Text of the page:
Monday, January 24, 2011

german apple cake (don't make just one)

apple cake
just one bite left

Last weekend I made eight German Apple cakes. Two for a party we were attending, four for the women's shelter, and two more for... my tummy. I did share.

Years ago, when I called my Grandmother to get the recipe, she said "Now Fawn, don't make just one of these." She would always make anywhere from two to ten, and share them with family and neighbors. They are simple and delicious, like everything my Grandmother baked.

german apple cake
(makes two 9x9 cakes)

2 cups flour, sifted
4 tsp baking powder
1/4 tsp salt
2/3 cup sugar
2 eggs
1 cup milk

Mix all these ingredients together and beat the batter for 2 minutes.
Then add:

3 cups apples, peeled & sliced (Stayman/Winesap are my favorite for baking)

4 tsp cinammon
2/3 cup brown sugar
Mix these together well.

Grease two 8x8 cake pans and pour in the batter. Sprinkle over with the topping and dot with butter. Bake at 350 degrees for about 30 minutes, til golden brown and a knife inserted comes out clean.

Enjoy munching on this tasty cake soon. It's simple enough to make a wonderful weeknight dessert surprise for your family on a dreary winter day - especially with a scoop of vanilla ice cream. And don't forget to share.

Monday, January 17, 2011

looking at America from afar, 1956

An excerpt from Dr. King's 1956 sermon, "Paul's letter to American Christians":

But America, as I look at you from afar, I wonder whether your moral and spiritual progress has been commensurate with your scientific progress. It seems to me that your moral progress lags behind your scientific progress. Your poet Thoreau used to talk about "improved means to an unimproved end." How often this is true. You have allowed the material means by which you live to outdistance the spiritual ends for which you live. You have allowed your mentality to outrun your morality. You have allowed your civilization to outdistance your culture. Through your scientific genius you have made of the world a neighborhood, but through your moral and spiritual genius you have failed to make of it a brotherhood. So America, I would urge you to keep your moral advances abreast with your scientific advances.

I am impelled to write you concerning the responsibilities laid upon you to live as Christians in the midst of an unChristian world. That is what I had to do. That is what every Christian has to do. But I understand that there are many Christians in America who give their ultimate allegiance to man-made systems and customs. They are afraid to be different. Their great concern is to be accepted socially. They live by some such principle as this: "everybody is doing it, so it must be alright." For so many of you Morality is merely group consensus. In your modern sociological lingo, the mores are accepted as the right ways. You have unconsciously come to believe that right is discovered by taking a sort of Gallup poll of the majority opinion. How many are giving their ultimate allegiance to this way.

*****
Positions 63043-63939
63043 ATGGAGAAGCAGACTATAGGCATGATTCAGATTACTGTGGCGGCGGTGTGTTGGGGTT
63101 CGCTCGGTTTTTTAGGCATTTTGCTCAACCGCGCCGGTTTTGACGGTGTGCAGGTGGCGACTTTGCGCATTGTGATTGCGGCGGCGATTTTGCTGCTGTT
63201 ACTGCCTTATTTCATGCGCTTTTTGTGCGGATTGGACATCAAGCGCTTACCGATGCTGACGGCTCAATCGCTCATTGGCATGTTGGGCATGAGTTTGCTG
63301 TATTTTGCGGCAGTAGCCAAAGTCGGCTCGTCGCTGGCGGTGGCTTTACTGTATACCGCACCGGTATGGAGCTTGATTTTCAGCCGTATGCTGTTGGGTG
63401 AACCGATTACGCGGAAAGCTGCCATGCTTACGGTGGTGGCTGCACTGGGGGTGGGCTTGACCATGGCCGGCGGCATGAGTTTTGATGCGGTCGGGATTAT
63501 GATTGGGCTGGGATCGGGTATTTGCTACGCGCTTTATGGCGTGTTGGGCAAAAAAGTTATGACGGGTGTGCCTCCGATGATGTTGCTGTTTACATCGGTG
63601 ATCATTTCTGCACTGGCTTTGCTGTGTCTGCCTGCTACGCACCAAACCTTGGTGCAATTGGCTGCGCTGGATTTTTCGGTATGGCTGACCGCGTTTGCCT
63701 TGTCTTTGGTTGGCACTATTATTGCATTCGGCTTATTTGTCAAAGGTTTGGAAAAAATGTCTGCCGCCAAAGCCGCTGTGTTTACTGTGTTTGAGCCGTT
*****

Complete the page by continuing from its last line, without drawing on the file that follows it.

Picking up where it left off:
But American Christians, I must say to you as I said to the Roman Christians years ago, "Be not conformed to this world, but be ye transformed by the renewing of your mind." Or, as I said to the Phillipian Christians, "Ye are a colony of heaven." This means that although you live in the colony of time, your ultimate allegiance is to the empire of eternity. You have a dual citizenry. You live both in time and eternity; both in heaven and earth. Therefore, your ultimate allegiance is not to the government, not to the state, not to nation, not to any man-made institution. The Christian owes his ultimate allegiance to God, and if any earthly institution conflicts with God's will it is your Christian duty to take a stand against it. You must never allow the transitory evanescent demands of man-made institutions to take precedence over the eternal demands of the Almighty God.